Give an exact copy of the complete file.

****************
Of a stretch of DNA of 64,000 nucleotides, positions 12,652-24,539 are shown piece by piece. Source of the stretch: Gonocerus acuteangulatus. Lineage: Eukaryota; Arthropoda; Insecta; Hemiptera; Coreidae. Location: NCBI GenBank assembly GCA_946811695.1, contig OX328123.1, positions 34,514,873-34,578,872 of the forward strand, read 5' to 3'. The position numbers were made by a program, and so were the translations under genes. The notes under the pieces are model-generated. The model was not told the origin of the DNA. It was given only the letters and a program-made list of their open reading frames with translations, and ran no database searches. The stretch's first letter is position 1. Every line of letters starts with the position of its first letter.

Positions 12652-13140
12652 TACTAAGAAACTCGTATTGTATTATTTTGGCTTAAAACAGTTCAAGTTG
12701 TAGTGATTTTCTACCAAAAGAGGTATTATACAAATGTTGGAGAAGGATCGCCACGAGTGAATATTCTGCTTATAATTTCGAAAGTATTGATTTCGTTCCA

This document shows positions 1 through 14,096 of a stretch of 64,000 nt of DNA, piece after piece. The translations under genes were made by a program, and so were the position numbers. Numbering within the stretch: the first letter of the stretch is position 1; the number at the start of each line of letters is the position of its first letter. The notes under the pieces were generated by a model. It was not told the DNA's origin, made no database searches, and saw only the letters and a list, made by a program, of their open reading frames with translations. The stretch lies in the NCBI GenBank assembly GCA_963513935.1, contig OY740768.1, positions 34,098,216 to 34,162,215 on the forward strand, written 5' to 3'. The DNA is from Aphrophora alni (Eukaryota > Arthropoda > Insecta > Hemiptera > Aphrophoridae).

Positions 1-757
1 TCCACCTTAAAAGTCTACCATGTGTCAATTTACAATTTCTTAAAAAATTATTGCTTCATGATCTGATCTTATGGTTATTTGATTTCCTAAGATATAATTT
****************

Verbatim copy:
Of a stretch of DNA of 64,000 nucleotides, positions 12,652-24,539 are shown piece by piece. Source of the stretch: Gonocerus acuteangulatus. Lineage: Eukaryota; Arthropoda; Insecta; Hemiptera; Coreidae. Location: NCBI GenBank assembly GCA_946811695.1, contig OX328123.1, positions 34,514,873-34,578,872 of the forward strand, read 5' to 3'. The position numbers were made by a program, and so were the translations under genes. The notes under the pieces are model-generated. The model was not told the origin of the DNA. It was given only the letters and a program-made list of their open reading frames with translations, and ran no database searches. The stretch's first letter is position 1. Every line of letters starts with the position of its first letter.

Positions 12652-13140
12652 TACTAAGAAACTCGTATTGTATTATTTTGGCTTAAAACAGTTCAAGTTG
12701 TAGTGATTTTCTACCAAAAGAGGTATTATACAAATGTTGGAGAAGGATCGCCACGAGTGAATATTCTGCTTATAATTTCGAAAGTATTGATTTCGTTCCA

This document shows positions 1 through 14,096 of a stretch of 64,000 nt of DNA, piece after piece. The translations under genes were made by a program, and so were the position numbers. Numbering within the stretch: the first letter of the stretch is position 1; the number at the start of each line of letters is the position of its first letter. The notes under the pieces were generated by a model. It was not told the DNA's origin, made no database searches, and saw only the letters and a list, made by a program, of their open reading frames with translations. The stretch lies in the NCBI GenBank assembly GCA_963513935.1, contig OY740768.1, positions 34,098,216 to 34,162,215 on the forward strand, written 5' to 3'. The DNA is from Aphrophora alni (Eukaryota > Arthropoda > Insecta > Hemiptera > Aphrophoridae).

Positions 1-757
1 TCCACCTTAAAAGTCTACCATGTGTCAATTTACAATTTCTTAAAAAATTATTGCTTCATGATCTGATCTTATGGTTATTTGATTTCCTAAGATATAATTT